The topic of gender identity recently has focused national attention on the tension between federal nondiscrimination policies and state laws that restrict transgender individuals to the sex identified on their birth certificate.
Some states have argued that federal polices do not apply to these laws because federal language does not explicitly differentiate between “sex” and “gender.” For example, Title IX of the Education Amendments of 1972 states “No person in the United States shall, on the basis of sex, be excluded from participation in, be denied the benefits of, or be subjected to discrimination under any education program or activity receiving Federal financial assistance.”
In response to any perceived ambiguity, the U.S. Departments of Justice and Education released joint guidance on May 13 to clarify that both agencies treat a student’s gender identity as the student’s sex for the purposes of enforcing Title IX. While this guidance does not have the effect of law, it defines and distinguishes “gender identity” from “sex assigned at birth” and emphasizes the importance of using names and pronouns that correspond to a student’s gender identity.
In the clinical setting, it is no less important for health care professionals to record patients’ sex and gender identity accurately. Transgender patients are known to face health disparities, and lack of adherence to preferred names and pronouns can lead to embarrassment and even discrimination in health care.
In 2013, the World Professional Association for Transgender Health Electronic Medical Record Working Group published recommendations for how gender should be recorded in the electronic record. The recommendations specify that “Preferred name, gender identity, and pronoun preference, as identified by patients, should be included as demographic variables.”
Many electronic health records (EHRs), however, may only have fields for “sex,” and within this category, they may only allow the binary options of “male” or “female.” A recent survey of providers found that even when sex and gender identity are recorded in the EHR, they are stored in a variety of ways. For example, some sites record this information in the demographics section while others use social history, a banner bar or a note somewhere else in the chart. The lack of consistency makes it difficult to establish policies or procedures to ensure that the EHR truly reflects the patient’s identity.
Fortunately, changes are on the horizon to improve how gender identity is recorded in the EHR. In October 2015, the Centers for Medicare & Medicaid Services published its final rule for meaningful use (MU), which mandated that health IT modules enable a user to record, change and access sexual orientation/gender identity to be certified to the 2015 edition “demographics” certification criterion. This requirement will become effective in MU Stage 3 and places the onus on vendors to have vocabulary standards for birth sex (male, female and unknown), sexual orientation and gender identity.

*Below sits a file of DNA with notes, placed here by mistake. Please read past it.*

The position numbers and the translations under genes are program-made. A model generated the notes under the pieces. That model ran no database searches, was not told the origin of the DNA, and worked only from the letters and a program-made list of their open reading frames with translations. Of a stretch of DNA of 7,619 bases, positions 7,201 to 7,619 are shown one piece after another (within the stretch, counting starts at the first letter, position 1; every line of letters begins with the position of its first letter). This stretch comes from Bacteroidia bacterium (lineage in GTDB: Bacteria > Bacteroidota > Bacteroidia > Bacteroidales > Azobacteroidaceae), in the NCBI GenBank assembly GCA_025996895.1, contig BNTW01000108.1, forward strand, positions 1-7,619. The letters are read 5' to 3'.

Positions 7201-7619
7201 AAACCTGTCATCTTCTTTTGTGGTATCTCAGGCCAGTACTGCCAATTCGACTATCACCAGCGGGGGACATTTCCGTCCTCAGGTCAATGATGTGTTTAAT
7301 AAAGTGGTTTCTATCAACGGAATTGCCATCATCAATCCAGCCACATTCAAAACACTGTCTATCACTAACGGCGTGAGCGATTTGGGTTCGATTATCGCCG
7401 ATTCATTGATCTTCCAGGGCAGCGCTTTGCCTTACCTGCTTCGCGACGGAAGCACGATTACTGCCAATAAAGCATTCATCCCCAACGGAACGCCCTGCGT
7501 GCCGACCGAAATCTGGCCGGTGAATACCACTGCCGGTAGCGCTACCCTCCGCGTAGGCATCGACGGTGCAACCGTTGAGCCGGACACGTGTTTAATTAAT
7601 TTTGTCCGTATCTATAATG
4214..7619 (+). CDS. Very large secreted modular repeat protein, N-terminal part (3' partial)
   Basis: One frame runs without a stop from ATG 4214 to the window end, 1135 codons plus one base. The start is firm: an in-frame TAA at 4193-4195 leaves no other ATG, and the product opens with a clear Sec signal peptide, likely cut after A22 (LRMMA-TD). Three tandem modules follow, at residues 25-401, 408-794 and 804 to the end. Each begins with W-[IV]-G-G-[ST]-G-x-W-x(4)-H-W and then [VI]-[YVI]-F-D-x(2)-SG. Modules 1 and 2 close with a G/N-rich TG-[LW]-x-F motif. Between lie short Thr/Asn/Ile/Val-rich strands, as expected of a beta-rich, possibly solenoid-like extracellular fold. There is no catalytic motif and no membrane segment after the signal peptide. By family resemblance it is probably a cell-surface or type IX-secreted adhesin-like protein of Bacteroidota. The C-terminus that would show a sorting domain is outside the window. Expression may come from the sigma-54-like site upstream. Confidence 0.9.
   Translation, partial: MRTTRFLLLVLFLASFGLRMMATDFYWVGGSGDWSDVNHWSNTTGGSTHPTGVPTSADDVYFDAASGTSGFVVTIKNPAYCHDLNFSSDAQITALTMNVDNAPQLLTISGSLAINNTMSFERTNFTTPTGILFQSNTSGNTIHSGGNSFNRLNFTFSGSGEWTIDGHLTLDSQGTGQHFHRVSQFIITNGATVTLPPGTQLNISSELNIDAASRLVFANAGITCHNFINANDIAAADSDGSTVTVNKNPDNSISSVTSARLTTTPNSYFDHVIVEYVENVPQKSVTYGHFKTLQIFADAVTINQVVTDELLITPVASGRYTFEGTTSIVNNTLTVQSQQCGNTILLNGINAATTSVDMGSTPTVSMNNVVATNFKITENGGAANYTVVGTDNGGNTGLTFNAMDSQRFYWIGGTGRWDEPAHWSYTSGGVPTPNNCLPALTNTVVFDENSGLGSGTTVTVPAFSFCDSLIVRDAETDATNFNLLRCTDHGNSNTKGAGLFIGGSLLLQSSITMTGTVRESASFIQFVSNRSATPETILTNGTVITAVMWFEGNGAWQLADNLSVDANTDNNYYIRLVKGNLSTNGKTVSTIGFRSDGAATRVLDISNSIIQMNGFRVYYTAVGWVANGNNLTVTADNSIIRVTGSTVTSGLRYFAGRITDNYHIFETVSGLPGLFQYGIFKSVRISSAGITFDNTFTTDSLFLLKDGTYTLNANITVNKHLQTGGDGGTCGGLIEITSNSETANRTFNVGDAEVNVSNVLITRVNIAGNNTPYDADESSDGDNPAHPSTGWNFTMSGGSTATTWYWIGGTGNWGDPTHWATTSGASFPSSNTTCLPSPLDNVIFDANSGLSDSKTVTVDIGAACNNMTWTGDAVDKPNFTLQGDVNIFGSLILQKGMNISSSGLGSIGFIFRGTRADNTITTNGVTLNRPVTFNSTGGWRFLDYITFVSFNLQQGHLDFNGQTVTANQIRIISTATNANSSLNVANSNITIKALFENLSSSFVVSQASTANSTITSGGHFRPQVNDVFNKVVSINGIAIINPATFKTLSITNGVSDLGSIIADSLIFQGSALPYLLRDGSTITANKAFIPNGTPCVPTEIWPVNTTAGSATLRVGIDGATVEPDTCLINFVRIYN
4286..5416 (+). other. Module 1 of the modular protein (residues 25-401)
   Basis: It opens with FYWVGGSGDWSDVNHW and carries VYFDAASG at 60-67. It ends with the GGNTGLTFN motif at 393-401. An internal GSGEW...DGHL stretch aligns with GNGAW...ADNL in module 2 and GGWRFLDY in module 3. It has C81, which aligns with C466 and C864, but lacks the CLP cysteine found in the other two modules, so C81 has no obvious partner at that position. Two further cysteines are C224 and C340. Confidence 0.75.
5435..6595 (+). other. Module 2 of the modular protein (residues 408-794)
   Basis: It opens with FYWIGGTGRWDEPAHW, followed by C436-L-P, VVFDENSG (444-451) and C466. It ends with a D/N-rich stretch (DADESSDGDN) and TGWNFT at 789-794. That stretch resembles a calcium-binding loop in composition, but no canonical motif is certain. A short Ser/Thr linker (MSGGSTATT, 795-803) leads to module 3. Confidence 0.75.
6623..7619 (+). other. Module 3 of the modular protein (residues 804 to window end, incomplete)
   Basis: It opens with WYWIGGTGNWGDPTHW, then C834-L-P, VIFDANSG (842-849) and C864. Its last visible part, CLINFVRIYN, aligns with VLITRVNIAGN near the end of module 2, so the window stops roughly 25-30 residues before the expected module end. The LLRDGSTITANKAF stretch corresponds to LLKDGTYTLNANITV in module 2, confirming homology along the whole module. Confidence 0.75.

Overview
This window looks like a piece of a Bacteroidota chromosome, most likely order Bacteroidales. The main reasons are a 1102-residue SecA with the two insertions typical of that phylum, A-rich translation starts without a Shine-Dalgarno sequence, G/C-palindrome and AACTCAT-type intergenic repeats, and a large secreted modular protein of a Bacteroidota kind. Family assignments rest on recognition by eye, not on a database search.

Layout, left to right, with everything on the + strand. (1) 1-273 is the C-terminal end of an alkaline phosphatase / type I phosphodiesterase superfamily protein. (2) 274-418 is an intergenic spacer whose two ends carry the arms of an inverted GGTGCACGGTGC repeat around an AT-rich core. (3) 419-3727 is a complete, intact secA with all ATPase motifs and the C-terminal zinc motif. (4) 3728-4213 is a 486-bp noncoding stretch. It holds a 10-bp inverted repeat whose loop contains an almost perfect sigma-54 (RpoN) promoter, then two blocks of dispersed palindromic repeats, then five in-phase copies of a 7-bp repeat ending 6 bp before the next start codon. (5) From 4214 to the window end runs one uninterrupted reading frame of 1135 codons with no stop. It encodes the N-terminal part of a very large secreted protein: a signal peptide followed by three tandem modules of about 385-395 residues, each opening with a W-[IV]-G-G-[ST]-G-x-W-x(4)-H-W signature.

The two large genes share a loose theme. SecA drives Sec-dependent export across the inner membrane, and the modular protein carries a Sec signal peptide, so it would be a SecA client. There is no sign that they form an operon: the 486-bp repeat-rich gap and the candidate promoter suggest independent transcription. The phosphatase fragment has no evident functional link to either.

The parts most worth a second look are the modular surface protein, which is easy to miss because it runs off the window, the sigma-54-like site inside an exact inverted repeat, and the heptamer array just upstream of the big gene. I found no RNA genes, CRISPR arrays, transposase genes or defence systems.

Of note, the certification rule does not require providers to collect this information or patients to disclose it. In that light, improving technology alone will not be sufficient to meet the needs of transgender patients. Closing that gap will require workflows to ensure that collecting this information balances clerical efficiency, patient privacy and clinical accuracy.
As a guide for best practice in data capture, an expert panel has recommended a two-step method to record both “birth sex” and “current gender identity” rather than gender identity or sex. This process accounts for the fact that some transgender individuals may identify only as male or female and not transgender as well as the fact that a person’s sex may be legally changed from the sex assigned at birth. By capturing both birth sex and current gender identity, it is more likely that transgender patients will be correctly identified and not miss necessary screening tests (e.g., cervical cancer screening for a transgender male). The expert panel also recommended collecting information such as preferred name and pronouns in the EHR to ensure that patients are addressed according to their preferences.
Since transgender patients — especially adolescents — may face rejection or emotional abuse, it also is recommended that patients have a confidential means to provide this information. This may include having the patient enter the information online through an EHR portal or having an electronic registration kiosk in the health care setting. Alternatively, providers may enter the information into the EHR after discussing the questions with the patient. Training staff to ask questions in a culturally sensitive nature also can alleviate potential barriers to information exchange.
In summary, transgender patients are at risk for health disparities due in part to the fact that most EHRs do not enable birth sex and gender identity to be recorded as discrete fields. New federal mandates for Certified Electronic Health Record Technology will require the capacity to record birth sex, sexual orientation and gender identity as demographic information for MU Stage 3. Establishing consistent policies about what information to record and effective workflows for patients to disclose the information confidentially also will be needed to improve care for transgender patients.
Dr. Brown is a member of the AAP Council on Clinical Information Technology.